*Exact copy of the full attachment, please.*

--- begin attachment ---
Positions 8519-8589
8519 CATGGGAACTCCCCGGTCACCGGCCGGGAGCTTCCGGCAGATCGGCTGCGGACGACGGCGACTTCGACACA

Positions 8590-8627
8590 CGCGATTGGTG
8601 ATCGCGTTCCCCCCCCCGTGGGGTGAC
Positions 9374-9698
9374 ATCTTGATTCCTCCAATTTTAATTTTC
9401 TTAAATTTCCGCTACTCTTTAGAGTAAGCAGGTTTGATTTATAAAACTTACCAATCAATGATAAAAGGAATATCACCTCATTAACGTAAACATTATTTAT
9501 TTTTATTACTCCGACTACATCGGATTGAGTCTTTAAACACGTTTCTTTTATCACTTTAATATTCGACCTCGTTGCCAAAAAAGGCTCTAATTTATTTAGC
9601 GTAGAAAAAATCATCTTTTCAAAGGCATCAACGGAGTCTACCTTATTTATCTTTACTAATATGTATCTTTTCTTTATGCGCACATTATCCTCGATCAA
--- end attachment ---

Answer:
Positions 8519-8589
8519 CATGGGAACTCCCCGGTCACCGGCCGGGAGCTTCCGGCAGATCGGCTGCGGACGACGGCGACTTCGACACA

Positions 8590-8627
8590 CGCGATTGGTG
8601 ATCGCGTTCCCCCCCCCGTGGGGTGAC
Positions 9374-9698
9374 ATCTTGATTCCTCCAATTTTAATTTTC
9401 TTAAATTTCCGCTACTCTTTAGAGTAAGCAGGTTTGATTTATAAAACTTACCAATCAATGATAAAAGGAATATCACCTCATTAACGTAAACATTATTTAT
9501 TTTTATTACTCCGACTACATCGGATTGAGTCTTTAAACACGTTTCTTTTATCACTTTAATATTCGACCTCGTTGCCAAAAAAGGCTCTAATTTATTTAGC
9601 GTAGAAAAAATCATCTTTTCAAAGGCATCAACGGAGTCTACCTTATTTATCTTTACTAATATGTATCTTTTCTTTATGCGCACATTATCCTCGATCAA